This is a guest excerpt from Golang trainer John Arundel’s blog. John is one of the authors of ‘Cloud Native DevOps with Kubernetes’, a full-time Go coder and mentor, and a somewhat less than full-time blogger.
Let’s build a Docker container with Golang! It sounds complicated, but it really isn’t. All you need are a few tools, a couple of simple commands, and ideally some cake. (The cake isn’t strictly necessary, but coding is hungry work. It’s a good idea to have some tasty snacks on hand, to keep your strength up.)
Docker is a tool for building and running containers (you can read more about these in the Cloud Native DevOps with Kubernetes book). A container is a simple way of distributing software, using a single file called a container image.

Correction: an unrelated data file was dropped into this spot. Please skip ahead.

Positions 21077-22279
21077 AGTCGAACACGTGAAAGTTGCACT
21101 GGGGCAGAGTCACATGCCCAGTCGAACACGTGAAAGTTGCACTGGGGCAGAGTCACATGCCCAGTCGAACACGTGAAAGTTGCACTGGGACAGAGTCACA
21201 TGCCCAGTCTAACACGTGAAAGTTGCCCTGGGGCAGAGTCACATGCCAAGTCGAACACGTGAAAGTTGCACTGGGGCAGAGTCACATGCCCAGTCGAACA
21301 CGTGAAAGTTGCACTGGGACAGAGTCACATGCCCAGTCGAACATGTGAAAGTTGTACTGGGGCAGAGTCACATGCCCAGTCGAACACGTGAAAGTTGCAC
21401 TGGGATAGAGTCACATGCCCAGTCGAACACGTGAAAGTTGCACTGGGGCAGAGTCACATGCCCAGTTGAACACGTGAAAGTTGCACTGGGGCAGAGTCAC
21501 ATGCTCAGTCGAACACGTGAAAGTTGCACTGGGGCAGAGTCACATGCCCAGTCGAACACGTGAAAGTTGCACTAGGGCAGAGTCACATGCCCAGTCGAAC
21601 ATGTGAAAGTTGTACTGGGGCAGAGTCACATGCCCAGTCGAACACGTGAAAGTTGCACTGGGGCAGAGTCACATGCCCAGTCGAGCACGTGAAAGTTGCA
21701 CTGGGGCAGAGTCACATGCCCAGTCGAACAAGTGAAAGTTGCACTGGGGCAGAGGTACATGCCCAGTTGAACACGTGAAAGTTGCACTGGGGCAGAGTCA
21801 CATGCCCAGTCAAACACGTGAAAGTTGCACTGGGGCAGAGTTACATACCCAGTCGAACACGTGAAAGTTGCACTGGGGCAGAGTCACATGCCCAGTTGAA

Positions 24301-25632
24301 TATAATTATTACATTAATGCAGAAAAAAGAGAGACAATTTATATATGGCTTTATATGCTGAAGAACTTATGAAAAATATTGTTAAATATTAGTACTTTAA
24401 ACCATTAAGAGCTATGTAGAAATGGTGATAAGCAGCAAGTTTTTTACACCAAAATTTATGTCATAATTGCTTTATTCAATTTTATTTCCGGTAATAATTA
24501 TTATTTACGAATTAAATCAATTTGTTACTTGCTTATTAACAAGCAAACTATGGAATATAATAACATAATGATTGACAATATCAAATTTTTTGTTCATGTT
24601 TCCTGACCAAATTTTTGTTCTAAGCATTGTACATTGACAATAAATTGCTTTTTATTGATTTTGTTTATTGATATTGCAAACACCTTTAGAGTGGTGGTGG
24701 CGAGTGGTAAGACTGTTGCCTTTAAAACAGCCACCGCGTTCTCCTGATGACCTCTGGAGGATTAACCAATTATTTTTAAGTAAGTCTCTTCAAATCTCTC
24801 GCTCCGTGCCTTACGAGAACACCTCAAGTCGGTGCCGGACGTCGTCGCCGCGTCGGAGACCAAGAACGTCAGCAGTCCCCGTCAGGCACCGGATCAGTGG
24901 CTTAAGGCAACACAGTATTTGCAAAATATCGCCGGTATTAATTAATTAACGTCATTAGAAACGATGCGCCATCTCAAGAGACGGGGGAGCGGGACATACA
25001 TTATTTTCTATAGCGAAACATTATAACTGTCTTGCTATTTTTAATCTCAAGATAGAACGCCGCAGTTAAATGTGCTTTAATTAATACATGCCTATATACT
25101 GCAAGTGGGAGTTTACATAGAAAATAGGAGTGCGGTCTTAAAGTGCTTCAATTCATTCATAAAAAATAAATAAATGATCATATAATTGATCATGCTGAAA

The technical details don’t really matter for our purposes, but you can think of a container image as being like a ZIP file. It’s a single binary file that has a unique ID and holds everything needed to run the container. This means that if you upload your container to a public repository such as Docker Hub, you can run it anywhere using just Docker. We’ll see how to do that shortly.
If you don’t have Docker installed already, let’s take care of that first. If you have a Mac or a Windows PC, you can download the ‘Docker Desktop’ application, which has everything you need:
For other platforms, see the Docker Community Edition downloads page.
Once you’ve installed Docker, run the application, and you’ll be all set for the next steps.
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